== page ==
Another teaching offered by Sun Tzu which is of benefit to the military leader of today is that of creating an army which is fluid and able to change tactics and formation in accordance to the situation of the opponent. Sun Tzu remarks that the army should be able to adapt in accordance to the situation of the enemy, the same way water flows in accordance to the ground (Sun Tzu, 1993, p.113). Both Clausewitz’s and Sun Tzu’s teachings rightfully place importance on the army’s ability to be flexible as a major attribute in achieving victory. The ability of strategy to be flexible is essential in today’s warfare. The ever-expansive nature of where war is being waged and the use of new tactics such as guerrilla warfare mean that the army needs to be able to respond to new challenges.

In conclusion, it can be seen that both the teachings of Clausewitz and Sun Tzu provide lessons and teachings which are beneficial to any military leader in learning how to fight an effective war. However, it can be seen that it is ultimately the student of Sun Tzu that will produce the better military leader, as the teachings of Sun Tzu leads one to view warfare outside of just the battlefield, and will produce a military leader who takes into consideration not just the acts of battle but one who is able to effectively wage war through all mediums. The student of Sun Tzu views warfare in relation not just to numbers and battles but the metaphysics of warfare and conflict, producing a military leader who is more competent and skilled in the art of warfare.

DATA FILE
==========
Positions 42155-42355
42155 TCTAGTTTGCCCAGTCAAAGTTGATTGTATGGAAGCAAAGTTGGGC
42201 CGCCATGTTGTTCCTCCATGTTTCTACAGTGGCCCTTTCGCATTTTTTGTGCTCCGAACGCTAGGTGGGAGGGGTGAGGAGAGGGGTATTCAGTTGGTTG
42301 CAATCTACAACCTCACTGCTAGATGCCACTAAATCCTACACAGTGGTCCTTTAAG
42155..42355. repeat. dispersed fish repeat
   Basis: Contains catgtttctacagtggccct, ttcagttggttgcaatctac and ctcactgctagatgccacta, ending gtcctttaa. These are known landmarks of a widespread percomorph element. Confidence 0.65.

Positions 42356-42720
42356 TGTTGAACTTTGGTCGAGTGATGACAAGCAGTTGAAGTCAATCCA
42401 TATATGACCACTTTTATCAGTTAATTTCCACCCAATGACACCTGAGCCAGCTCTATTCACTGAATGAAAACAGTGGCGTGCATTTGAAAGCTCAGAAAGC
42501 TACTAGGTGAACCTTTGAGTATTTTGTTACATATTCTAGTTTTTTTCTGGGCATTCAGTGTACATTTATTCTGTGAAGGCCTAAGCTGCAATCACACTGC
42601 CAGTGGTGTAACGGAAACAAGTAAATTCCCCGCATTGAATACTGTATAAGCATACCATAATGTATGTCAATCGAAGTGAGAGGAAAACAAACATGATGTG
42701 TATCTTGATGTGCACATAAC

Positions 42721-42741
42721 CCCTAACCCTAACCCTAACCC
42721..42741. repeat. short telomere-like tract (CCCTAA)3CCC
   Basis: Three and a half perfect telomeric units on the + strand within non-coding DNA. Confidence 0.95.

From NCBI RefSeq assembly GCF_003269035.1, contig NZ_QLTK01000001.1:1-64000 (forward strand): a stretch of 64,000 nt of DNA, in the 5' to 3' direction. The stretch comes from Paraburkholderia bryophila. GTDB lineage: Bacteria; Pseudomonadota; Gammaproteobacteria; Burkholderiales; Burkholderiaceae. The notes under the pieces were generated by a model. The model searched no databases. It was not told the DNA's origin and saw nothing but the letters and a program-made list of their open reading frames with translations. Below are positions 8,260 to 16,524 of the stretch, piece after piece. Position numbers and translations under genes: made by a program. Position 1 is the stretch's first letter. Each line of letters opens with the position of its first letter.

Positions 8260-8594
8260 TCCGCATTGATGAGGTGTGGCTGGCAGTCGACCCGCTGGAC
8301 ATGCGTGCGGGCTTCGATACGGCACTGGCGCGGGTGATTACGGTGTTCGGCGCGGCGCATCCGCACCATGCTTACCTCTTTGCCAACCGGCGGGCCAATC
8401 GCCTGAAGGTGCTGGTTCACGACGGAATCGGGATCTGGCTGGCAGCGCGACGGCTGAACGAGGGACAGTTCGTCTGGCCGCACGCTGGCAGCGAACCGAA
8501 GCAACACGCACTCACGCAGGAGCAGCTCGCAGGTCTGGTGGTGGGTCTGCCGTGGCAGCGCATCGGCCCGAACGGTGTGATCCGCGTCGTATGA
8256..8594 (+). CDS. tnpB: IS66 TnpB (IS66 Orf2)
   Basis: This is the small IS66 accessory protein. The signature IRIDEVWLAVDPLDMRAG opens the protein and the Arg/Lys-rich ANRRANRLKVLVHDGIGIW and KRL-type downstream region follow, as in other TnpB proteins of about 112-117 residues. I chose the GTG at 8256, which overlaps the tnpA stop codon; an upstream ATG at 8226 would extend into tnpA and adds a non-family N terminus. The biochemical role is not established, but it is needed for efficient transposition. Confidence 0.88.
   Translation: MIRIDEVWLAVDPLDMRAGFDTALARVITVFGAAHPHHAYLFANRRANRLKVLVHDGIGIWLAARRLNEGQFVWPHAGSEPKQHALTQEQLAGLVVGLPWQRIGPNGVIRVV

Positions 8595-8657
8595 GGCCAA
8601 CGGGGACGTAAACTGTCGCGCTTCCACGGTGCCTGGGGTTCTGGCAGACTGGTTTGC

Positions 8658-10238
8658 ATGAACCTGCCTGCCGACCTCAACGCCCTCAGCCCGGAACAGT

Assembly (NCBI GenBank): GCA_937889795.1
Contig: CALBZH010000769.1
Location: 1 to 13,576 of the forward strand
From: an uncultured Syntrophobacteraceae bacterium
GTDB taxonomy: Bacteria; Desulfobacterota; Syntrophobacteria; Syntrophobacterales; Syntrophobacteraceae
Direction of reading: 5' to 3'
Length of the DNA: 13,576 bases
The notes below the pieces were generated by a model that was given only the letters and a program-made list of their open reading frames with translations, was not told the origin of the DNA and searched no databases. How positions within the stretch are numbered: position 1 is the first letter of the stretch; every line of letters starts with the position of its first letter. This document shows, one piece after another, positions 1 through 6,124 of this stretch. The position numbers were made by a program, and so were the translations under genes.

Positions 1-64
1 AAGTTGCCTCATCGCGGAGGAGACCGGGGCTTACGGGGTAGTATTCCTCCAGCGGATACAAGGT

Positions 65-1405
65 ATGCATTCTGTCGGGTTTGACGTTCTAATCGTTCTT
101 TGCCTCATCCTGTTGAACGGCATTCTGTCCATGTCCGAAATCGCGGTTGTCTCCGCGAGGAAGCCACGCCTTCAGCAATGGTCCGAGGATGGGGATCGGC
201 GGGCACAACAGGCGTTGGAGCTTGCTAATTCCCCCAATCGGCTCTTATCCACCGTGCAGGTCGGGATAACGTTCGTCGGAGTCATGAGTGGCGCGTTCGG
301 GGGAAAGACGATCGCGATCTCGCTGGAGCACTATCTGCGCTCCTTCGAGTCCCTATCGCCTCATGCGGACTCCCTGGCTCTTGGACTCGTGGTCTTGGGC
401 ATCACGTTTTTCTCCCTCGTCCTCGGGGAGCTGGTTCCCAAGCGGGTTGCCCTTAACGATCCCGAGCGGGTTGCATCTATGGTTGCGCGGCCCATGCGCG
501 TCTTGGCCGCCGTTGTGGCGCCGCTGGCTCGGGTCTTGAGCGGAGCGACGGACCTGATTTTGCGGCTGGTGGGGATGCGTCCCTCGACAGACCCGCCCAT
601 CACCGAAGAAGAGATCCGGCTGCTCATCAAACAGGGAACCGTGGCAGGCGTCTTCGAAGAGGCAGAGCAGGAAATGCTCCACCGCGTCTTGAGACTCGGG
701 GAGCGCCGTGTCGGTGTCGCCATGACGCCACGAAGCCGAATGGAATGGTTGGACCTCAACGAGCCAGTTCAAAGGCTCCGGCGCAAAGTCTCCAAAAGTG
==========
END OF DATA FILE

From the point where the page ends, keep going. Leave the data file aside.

Bibliography

  1. Clausewitz, Karl von. (1976) On War. Edited and Translated by Howard, M. & Paret, P. Princeton, New Jersey: Princeton University Press.
  2. Cronin, Patrick M. (1984) Clausewitz Condensed. Accessed on Moodle
  3. Tzu, Sun. (1993) Art of War. Ware, UK: Wandsworth Press. Accessed on Moodle
  4. Sumida, Jon T. (2009). ‘The Clausewitz Problem’ in Army History Journal, No. 73 Fall 2009.
  5. Yuen, D. (2008) ‘Deciphering Sun Tzu’ in Comparative Strategy: An International Journal, vol. 27 no. 2.

[1] Apologise for constant use of “him” can also be applied with “her” etc. Just used for narrative style.